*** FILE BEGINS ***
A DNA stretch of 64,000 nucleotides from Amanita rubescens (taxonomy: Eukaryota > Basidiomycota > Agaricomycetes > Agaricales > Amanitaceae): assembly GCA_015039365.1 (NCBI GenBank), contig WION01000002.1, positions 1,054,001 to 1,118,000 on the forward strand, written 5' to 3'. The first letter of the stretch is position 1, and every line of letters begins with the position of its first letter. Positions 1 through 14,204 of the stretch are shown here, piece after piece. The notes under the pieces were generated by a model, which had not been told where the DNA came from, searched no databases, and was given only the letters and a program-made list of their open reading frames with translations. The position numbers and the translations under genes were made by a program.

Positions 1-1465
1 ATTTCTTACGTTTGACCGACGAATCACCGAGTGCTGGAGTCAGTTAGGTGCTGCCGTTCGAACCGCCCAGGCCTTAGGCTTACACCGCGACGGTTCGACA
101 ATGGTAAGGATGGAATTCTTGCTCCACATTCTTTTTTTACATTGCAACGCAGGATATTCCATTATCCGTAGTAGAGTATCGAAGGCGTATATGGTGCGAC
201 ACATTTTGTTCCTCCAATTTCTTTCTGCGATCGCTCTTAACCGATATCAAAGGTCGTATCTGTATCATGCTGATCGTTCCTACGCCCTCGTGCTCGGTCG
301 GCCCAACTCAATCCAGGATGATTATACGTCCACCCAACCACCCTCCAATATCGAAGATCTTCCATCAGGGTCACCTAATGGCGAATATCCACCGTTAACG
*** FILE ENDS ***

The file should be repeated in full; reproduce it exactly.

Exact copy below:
A DNA stretch of 64,000 nucleotides from Amanita rubescens (taxonomy: Eukaryota > Basidiomycota > Agaricomycetes > Agaricales > Amanitaceae): assembly GCA_015039365.1 (NCBI GenBank), contig WION01000002.1, positions 1,054,001 to 1,118,000 on the forward strand, written 5' to 3'. The first letter of the stretch is position 1, and every line of letters begins with the position of its first letter. Positions 1 through 14,204 of the stretch are shown here, piece after piece. The notes under the pieces were generated by a model, which had not been told where the DNA came from, searched no databases, and was given only the letters and a program-made list of their open reading frames with translations. The position numbers and the translations under genes were made by a program.

Positions 1-1465
1 ATTTCTTACGTTTGACCGACGAATCACCGAGTGCTGGAGTCAGTTAGGTGCTGCCGTTCGAACCGCCCAGGCCTTAGGCTTACACCGCGACGGTTCGACA
101 ATGGTAAGGATGGAATTCTTGCTCCACATTCTTTTTTTACATTGCAACGCAGGATATTCCATTATCCGTAGTAGAGTATCGAAGGCGTATATGGTGCGAC
201 ACATTTTGTTCCTCCAATTTCTTTCTGCGATCGCTCTTAACCGATATCAAAGGTCGTATCTGTATCATGCTGATCGTTCCTACGCCCTCGTGCTCGGTCG
301 GCCCAACTCAATCCAGGATGATTATACGTCCACCCAACCACCCTCCAATATCGAAGATCTTCCATCAGGGTCACCTAATGGCGAATATCCACCGTTAACG